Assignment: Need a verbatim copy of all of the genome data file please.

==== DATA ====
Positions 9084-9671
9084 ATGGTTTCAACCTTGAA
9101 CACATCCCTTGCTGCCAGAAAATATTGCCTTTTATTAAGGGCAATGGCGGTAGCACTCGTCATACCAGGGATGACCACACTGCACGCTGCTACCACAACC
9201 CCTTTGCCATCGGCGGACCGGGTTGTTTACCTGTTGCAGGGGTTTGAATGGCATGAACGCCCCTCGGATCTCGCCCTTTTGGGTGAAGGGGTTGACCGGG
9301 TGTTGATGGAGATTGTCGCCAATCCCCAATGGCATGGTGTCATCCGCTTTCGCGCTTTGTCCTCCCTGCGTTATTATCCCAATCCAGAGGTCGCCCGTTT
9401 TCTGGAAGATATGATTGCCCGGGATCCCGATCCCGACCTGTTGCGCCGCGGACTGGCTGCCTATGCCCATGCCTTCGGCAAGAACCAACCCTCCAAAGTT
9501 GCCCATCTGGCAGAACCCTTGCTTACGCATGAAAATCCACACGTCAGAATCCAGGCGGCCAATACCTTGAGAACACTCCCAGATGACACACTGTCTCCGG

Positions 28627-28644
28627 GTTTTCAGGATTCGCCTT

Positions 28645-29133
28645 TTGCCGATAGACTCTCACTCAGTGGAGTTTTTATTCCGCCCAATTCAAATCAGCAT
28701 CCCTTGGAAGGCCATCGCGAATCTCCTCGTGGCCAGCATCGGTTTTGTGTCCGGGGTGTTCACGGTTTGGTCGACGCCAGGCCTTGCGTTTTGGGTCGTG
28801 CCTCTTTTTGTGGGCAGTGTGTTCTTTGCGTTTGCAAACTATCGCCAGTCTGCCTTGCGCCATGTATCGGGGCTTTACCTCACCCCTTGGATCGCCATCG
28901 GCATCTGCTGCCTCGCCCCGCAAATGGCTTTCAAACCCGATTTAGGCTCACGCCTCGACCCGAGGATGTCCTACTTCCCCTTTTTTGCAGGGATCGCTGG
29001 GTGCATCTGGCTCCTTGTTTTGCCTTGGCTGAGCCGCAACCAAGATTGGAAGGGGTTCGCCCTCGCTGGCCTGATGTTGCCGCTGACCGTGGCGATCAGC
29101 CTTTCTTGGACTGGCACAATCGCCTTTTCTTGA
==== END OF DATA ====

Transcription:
Positions 9084-9671
9084 ATGGTTTCAACCTTGAA
9101 CACATCCCTTGCTGCCAGAAAATATTGCCTTTTATTAAGGGCAATGGCGGTAGCACTCGTCATACCAGGGATGACCACACTGCACGCTGCTACCACAACC
9201 CCTTTGCCATCGGCGGACCGGGTTGTTTACCTGTTGCAGGGGTTTGAATGGCATGAACGCCCCTCGGATCTCGCCCTTTTGGGTGAAGGGGTTGACCGGG
9301 TGTTGATGGAGATTGTCGCCAATCCCCAATGGCATGGTGTCATCCGCTTTCGCGCTTTGTCCTCCCTGCGTTATTATCCCAATCCAGAGGTCGCCCGTTT
9401 TCTGGAAGATATGATTGCCCGGGATCCCGATCCCGACCTGTTGCGCCGCGGACTGGCTGCCTATGCCCATGCCTTCGGCAAGAACCAACCCTCCAAAGTT
9501 GCCCATCTGGCAGAACCCTTGCTTACGCATGAAAATCCACACGTCAGAATCCAGGCGGCCAATACCTTGAGAACACTCCCAGATGACACACTGTCTCCGG

Positions 28627-28644
28627 GTTTTCAGGATTCGCCTT

Positions 28645-29133
28645 TTGCCGATAGACTCTCACTCAGTGGAGTTTTTATTCCGCCCAATTCAAATCAGCAT
28701 CCCTTGGAAGGCCATCGCGAATCTCCTCGTGGCCAGCATCGGTTTTGTGTCCGGGGTGTTCACGGTTTGGTCGACGCCAGGCCTTGCGTTTTGGGTCGTG
28801 CCTCTTTTTGTGGGCAGTGTGTTCTTTGCGTTTGCAAACTATCGCCAGTCTGCCTTGCGCCATGTATCGGGGCTTTACCTCACCCCTTGGATCGCCATCG
28901 GCATCTGCTGCCTCGCCCCGCAAATGGCTTTCAAACCCGATTTAGGCTCACGCCTCGACCCGAGGATGTCCTACTTCCCCTTTTTTGCAGGGATCGCTGG
29001 GTGCATCTGGCTCCTTGTTTTGCCTTGGCTGAGCCGCAACCAAGATTGGAAGGGGTTCGCCCTCGCTGGCCTGATGTTGCCGCTGACCGTGGCGATCAGC
29101 CTTTCTTGGACTGGCACAATCGCCTTTTCTTGA